Retinal image motion during deliberate fixation: Implications to laser safety for long duration viewing

James W. Ness, Harry Zwick, Bruce E. Stuck, David J. Lund, Brian J. Lund, Jerome W. Molchany, David H. Sliney

Research output: Contribution to journalArticlepeer-review

37 Scopus citations


With the easy attainability of hand-held laser devices and the burgeoning light emitting diode (LED) technology, safety standards for long- term viewing of continuous light sources are being scrutinized. One concern is with quantifying the effect of head and eye movements on the distribution of energy over the retina. This experiment describes target motion over the retina as a result of head and eye movements during a deliberate fixation task. Volunteers deliberately fixated, with (fettered) and without (unfettered) head and chin rest support, on LEDs that subtended a 0.1 min of arc visual angle. A Dual Purkinje Image Eyetracker measured eye position during each 100-s fixation trial. The data showed an elliptical retinal energy distribution, oriented on the temporal/nasal retinal axis, with a major axis 1.5 times greater than the minor. The average half-maximum diameter for the major axis was 40 μm for the fettered and 107 μm for the unfettered condition. The retinal area illuminated from head and eye movements showed a positive linear relationship with time. Peak retinal radiant exposure at 100 s was reduced by a factor of 10 as a result of eye movements and by a factor of 30 as a result of head and eye movements. Although the net result was a reduction in radiant exposure from a 'no- movement' baseline, the distribution of energy over the retina was well within the 200 μm foveal boundary. The data suggest that the laser permissible exposure limits for long term viewing of a small continuous wave source include a factor that adjusts for this reduction in retinal radiant exposure with time.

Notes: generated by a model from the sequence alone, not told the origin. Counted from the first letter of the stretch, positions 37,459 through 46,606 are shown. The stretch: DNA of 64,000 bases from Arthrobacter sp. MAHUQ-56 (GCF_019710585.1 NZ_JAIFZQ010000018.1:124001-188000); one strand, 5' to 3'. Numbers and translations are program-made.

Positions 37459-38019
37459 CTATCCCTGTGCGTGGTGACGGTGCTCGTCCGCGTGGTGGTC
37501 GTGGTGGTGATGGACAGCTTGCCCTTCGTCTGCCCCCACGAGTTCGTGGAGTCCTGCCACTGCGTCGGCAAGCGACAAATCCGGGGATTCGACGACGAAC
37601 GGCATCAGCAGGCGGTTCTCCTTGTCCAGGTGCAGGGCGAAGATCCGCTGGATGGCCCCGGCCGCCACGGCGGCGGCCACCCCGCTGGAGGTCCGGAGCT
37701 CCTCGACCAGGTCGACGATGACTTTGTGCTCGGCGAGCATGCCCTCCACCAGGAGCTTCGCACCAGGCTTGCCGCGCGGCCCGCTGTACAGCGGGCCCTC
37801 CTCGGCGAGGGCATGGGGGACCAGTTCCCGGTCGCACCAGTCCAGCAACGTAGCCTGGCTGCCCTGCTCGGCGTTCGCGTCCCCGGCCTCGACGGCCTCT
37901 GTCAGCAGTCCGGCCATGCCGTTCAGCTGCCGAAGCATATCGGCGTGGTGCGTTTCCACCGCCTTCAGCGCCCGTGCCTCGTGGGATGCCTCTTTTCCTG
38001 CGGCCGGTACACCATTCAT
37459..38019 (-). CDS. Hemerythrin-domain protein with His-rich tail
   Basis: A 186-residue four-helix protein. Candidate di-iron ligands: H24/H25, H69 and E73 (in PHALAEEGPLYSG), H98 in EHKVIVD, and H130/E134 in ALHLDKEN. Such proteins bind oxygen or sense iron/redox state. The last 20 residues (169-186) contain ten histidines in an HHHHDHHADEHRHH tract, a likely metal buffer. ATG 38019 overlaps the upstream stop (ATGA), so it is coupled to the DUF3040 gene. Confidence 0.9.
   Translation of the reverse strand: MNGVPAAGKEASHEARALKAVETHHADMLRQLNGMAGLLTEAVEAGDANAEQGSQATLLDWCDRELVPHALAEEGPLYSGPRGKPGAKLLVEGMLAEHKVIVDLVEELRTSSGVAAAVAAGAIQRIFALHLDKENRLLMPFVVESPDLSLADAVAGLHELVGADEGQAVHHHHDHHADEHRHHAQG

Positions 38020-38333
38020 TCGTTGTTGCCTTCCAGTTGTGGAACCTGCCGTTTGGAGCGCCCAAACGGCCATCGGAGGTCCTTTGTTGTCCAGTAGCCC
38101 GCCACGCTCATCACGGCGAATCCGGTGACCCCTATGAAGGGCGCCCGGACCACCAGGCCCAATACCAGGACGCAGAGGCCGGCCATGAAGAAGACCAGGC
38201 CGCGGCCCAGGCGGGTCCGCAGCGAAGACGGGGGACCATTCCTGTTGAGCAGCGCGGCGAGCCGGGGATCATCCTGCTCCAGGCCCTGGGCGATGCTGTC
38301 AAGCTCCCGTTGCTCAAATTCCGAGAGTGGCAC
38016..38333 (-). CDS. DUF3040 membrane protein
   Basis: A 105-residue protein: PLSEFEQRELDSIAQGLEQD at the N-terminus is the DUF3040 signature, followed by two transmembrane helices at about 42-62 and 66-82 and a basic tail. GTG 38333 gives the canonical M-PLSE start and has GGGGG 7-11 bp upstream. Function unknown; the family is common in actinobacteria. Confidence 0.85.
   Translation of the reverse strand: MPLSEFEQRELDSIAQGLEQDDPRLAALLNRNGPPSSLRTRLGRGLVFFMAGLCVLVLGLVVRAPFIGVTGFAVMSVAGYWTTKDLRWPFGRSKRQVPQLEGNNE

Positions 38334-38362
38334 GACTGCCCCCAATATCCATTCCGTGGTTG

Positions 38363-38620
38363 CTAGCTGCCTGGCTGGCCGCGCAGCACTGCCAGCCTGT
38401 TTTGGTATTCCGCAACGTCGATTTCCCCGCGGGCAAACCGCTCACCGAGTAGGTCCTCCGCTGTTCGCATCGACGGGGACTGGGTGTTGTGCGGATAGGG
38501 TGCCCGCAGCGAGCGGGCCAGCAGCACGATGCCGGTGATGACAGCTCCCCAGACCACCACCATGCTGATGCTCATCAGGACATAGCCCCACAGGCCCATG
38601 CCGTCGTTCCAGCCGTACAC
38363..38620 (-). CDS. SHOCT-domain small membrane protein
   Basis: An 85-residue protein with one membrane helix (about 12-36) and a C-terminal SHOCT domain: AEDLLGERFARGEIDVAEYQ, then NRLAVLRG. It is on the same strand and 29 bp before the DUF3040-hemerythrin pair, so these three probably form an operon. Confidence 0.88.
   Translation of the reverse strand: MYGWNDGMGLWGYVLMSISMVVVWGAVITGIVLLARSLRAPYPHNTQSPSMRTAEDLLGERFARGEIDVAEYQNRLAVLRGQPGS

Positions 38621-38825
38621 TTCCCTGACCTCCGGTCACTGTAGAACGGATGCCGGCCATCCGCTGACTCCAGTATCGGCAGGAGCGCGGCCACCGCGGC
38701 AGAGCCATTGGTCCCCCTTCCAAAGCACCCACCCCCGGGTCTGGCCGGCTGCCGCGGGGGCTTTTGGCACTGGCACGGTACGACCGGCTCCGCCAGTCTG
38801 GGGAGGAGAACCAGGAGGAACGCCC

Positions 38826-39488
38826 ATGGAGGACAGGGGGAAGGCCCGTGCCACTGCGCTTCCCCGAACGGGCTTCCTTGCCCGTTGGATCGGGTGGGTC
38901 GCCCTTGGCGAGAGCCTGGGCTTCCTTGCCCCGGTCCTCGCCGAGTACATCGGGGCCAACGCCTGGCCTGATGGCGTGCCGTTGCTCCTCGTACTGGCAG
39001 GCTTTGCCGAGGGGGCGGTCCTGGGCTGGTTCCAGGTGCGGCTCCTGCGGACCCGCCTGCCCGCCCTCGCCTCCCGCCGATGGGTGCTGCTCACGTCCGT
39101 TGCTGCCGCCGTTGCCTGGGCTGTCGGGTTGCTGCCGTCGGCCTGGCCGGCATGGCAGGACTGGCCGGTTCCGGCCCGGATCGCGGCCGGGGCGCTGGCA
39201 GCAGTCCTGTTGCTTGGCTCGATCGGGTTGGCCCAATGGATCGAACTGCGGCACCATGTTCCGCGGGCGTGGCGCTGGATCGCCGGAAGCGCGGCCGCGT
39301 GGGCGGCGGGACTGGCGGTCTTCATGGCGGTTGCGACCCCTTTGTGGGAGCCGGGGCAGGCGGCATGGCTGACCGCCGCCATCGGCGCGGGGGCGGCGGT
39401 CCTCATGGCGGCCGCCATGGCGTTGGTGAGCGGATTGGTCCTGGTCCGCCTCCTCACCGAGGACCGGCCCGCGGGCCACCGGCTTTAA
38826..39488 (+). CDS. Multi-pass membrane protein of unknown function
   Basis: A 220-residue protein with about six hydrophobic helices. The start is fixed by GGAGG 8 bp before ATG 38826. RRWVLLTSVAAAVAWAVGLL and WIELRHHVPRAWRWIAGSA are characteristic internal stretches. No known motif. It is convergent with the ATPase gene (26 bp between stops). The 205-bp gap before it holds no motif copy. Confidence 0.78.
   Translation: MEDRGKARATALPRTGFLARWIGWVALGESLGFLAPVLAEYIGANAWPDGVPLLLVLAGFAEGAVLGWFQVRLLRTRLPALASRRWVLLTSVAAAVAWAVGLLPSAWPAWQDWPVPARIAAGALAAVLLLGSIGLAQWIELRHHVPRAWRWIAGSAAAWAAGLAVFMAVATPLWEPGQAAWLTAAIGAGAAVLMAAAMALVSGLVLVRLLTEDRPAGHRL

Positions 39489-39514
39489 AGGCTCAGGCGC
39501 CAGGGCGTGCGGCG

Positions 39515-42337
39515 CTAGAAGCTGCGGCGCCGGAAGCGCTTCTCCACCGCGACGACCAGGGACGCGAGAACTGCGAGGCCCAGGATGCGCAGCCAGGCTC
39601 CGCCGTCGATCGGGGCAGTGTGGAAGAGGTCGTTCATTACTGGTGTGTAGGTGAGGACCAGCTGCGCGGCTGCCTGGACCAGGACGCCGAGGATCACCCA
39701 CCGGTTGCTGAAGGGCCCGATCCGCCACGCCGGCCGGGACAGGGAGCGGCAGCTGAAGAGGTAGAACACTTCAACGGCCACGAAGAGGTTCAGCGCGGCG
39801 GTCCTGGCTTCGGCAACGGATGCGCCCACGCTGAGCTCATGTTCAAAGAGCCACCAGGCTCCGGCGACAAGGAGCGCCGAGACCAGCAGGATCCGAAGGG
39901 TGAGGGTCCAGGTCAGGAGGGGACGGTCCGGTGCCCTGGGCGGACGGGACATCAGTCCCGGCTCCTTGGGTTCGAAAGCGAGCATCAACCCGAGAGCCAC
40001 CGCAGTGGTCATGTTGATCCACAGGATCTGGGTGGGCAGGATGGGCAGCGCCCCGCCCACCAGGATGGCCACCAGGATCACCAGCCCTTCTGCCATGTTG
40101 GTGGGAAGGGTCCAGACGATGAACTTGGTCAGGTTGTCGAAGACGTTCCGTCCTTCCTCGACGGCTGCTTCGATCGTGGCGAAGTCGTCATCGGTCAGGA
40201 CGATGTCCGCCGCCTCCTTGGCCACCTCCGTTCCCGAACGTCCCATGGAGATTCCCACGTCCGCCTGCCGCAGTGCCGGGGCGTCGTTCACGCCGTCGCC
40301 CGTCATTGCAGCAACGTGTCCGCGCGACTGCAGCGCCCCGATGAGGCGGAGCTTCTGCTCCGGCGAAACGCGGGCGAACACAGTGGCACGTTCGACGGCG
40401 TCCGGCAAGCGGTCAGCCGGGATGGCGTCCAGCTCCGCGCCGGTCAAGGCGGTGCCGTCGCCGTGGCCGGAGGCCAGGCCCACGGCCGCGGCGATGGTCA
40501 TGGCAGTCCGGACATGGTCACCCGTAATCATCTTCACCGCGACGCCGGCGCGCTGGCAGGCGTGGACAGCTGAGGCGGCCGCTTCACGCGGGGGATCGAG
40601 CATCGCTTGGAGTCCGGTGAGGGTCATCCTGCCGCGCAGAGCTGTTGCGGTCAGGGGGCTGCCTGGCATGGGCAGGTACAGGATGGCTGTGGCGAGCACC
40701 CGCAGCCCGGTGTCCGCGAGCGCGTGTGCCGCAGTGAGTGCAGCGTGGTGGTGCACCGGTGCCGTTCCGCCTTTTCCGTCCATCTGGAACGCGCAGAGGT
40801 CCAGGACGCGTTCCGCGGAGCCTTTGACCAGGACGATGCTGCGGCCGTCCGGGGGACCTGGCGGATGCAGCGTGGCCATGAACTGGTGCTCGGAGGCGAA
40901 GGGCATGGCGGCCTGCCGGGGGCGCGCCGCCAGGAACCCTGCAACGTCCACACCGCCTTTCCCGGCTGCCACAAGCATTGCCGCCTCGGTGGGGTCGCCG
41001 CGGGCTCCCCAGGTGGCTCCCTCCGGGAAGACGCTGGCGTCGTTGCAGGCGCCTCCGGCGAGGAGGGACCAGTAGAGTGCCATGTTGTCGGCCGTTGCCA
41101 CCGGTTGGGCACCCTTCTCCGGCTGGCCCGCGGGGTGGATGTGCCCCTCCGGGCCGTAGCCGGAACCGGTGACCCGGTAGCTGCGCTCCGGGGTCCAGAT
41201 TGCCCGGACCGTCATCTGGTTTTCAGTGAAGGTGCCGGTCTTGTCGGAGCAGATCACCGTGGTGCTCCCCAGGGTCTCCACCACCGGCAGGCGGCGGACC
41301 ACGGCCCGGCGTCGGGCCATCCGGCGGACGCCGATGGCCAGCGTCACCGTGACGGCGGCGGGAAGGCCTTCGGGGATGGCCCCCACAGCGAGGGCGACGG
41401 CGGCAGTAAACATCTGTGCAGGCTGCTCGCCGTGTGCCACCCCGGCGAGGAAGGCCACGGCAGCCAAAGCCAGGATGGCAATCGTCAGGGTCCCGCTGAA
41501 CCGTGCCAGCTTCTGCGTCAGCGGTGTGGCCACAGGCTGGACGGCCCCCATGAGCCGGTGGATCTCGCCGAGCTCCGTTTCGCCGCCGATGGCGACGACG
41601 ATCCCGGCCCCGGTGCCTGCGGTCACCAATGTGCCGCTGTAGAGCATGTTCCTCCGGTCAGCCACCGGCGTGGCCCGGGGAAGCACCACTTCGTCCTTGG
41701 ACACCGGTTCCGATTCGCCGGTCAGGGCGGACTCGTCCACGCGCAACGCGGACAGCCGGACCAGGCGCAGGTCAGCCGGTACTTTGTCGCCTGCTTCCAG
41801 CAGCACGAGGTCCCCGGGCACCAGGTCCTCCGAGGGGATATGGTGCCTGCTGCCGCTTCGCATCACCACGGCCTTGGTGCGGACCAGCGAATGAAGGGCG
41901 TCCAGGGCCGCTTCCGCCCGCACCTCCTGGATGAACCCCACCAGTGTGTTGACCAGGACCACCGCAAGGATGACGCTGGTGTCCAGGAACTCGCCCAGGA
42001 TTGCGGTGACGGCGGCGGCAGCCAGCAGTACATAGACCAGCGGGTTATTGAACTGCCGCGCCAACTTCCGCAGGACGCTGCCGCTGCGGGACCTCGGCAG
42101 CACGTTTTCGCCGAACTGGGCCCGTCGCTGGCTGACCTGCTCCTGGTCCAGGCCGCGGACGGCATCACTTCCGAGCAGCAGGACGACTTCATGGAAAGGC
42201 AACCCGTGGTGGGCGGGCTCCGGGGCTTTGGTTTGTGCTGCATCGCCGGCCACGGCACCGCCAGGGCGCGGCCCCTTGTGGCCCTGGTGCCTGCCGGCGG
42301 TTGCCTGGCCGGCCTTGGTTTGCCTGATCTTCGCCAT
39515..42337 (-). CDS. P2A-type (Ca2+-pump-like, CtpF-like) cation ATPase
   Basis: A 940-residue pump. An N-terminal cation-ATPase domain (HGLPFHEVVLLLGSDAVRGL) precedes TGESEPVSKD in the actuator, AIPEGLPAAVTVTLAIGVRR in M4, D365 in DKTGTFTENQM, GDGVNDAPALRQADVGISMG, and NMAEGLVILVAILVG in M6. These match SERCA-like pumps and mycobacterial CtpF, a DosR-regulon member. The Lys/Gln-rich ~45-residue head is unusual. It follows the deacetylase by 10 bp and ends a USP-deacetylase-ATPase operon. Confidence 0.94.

Original languageEnglish (US)
Pages (from-to)131-142
Number of pages12
JournalHealth Physics
Issue number2
StatePublished - 2000
Externally publishedYes


  • Imaging
  • Lasers
  • Radiation damage
  • Safety standards

ASJC Scopus subject areas

  • Environmental Science (miscellaneous)
  • Health, Toxicology and Mutagenesis
  • Toxicology
  • Physics and Astronomy (miscellaneous)
  • Public Health, Environmental and Occupational Health
  • Environmental Chemistry
  • Environmental Science(all)


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